Koram, who was born in Ghana and whose parents moved to Britain to work in the National Health Service (NHS), carefully threads his own biographical details through the text. In the 1990s, he spent summers with his grandparents on the west coast of Africa before returning to the UK for school. The line between the “wealthy,” “developed,” and “industrialized” North, and the “primitive,” “poverty-stricken” South is far more ambiguous than most white Brits were brought up to believe, he says. In the global megacities of Africa and Europe, he saw the same patterns of inequality and precarity repeat themselves.

The debate around decolonization in the twenty-first century is conducted almost entirely in the symbolic register, Koram writes, about whether streets are called “Diversity Grove or Kitchener Avenue. Or whether schools should have to fly the Union Flag.” But what if the “unemployed former industrial worker” in the Midlands was as much a byproduct of Britain’s imperial mis-development as the iPhone-wielding street vendor in Accra?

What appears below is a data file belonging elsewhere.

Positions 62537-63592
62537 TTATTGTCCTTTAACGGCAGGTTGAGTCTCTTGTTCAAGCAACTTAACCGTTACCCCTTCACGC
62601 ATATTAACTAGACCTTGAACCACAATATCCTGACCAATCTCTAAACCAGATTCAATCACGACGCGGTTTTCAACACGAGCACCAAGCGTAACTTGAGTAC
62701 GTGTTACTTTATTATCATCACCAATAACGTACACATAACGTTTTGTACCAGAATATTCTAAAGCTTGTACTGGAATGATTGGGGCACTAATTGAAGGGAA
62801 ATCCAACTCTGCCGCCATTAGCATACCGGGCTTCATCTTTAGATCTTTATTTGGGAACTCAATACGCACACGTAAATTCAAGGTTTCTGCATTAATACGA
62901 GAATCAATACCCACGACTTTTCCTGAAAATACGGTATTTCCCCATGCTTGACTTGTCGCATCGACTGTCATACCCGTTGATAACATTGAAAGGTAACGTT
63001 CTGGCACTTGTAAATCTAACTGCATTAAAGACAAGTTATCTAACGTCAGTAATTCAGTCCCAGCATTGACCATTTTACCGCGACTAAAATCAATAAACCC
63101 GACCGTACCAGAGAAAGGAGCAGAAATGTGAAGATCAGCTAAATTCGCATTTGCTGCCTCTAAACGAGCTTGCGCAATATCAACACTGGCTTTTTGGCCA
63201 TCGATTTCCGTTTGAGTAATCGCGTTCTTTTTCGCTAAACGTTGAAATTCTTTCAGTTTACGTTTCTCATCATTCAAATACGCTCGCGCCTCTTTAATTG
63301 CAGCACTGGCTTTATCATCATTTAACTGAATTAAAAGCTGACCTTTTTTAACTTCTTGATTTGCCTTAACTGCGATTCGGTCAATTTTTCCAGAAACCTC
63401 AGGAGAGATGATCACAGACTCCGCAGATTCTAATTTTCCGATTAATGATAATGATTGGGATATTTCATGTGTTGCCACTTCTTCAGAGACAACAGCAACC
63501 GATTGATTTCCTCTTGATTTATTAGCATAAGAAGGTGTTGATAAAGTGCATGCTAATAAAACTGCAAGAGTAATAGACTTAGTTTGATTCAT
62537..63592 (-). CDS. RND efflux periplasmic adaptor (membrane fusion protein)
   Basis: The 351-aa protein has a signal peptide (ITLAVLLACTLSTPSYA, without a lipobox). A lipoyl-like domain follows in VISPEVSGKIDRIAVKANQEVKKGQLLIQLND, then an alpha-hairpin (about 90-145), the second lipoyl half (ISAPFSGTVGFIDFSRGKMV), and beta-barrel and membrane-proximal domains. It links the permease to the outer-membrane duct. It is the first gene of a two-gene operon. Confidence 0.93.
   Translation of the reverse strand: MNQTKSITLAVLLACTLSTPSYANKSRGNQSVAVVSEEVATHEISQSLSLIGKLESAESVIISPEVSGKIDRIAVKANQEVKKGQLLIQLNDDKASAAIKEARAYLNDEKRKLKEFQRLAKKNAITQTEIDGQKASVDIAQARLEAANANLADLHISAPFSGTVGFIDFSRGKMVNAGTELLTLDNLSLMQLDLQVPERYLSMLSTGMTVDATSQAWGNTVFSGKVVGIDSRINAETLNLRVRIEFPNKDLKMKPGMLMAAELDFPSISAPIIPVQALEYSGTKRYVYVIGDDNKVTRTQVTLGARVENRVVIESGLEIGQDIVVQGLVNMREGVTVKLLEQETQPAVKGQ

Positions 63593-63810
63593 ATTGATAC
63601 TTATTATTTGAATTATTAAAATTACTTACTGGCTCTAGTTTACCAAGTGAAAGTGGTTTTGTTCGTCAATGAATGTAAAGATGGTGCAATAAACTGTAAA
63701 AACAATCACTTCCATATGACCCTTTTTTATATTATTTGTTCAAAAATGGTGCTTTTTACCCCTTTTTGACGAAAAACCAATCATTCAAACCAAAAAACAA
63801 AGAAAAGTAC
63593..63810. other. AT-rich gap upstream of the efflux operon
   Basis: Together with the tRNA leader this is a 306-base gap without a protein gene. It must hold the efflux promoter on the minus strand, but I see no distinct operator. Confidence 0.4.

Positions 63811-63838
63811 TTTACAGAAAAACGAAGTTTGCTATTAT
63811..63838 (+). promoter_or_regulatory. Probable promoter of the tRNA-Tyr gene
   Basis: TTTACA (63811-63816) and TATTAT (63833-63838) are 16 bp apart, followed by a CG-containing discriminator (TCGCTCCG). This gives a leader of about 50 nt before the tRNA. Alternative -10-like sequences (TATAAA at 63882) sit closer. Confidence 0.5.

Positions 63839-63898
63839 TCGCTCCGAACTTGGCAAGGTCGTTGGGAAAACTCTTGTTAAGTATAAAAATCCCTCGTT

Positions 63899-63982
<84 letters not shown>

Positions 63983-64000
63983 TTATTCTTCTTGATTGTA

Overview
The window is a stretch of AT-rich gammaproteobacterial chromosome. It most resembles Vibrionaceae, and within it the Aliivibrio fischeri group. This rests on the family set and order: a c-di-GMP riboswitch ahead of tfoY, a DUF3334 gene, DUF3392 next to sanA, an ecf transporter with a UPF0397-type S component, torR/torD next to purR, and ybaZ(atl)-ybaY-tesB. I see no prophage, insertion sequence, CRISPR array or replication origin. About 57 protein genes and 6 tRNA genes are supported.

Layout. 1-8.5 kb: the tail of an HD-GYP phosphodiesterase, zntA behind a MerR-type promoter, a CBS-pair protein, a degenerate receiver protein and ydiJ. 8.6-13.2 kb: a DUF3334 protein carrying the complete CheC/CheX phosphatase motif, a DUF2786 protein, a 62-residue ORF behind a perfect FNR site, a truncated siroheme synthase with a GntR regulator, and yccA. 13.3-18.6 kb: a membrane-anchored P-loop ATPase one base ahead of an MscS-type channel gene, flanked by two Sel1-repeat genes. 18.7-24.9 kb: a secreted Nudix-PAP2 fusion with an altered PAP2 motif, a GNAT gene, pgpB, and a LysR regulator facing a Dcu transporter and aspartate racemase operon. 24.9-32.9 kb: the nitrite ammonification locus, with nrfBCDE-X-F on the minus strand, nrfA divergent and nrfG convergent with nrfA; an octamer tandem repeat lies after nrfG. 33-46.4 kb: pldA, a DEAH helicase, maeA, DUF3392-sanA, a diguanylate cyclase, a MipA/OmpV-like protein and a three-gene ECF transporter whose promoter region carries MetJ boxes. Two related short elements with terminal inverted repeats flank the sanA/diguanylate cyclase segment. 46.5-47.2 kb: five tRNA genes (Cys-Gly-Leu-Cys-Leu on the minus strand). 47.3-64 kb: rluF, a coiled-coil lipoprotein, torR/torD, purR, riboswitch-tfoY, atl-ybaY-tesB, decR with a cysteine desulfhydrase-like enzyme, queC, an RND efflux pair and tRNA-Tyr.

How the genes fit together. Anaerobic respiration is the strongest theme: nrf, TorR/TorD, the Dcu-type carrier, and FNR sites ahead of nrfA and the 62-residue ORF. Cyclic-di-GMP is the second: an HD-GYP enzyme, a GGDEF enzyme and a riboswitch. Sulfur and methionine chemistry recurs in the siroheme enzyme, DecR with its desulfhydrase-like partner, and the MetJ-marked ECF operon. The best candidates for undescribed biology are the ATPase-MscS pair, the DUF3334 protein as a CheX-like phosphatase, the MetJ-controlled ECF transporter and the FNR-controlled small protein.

Challenging Amnesia

Empireland is a more conventional memoir of the British immigrant experience, filtered through the lens of Sathnam Sanghera’s late awakening to the horrors of empire. Sanghera grew up as part of a middle-class Sikh Punjabi family in Wolverhampton. As a teenager, he was largely indifferent to Britain’s colonial legacy, and to the impact of colonialism on British society. That changed after he became a journalist and began researching the behavior of the British armed forces abroad, not least on the Indian subcontinent.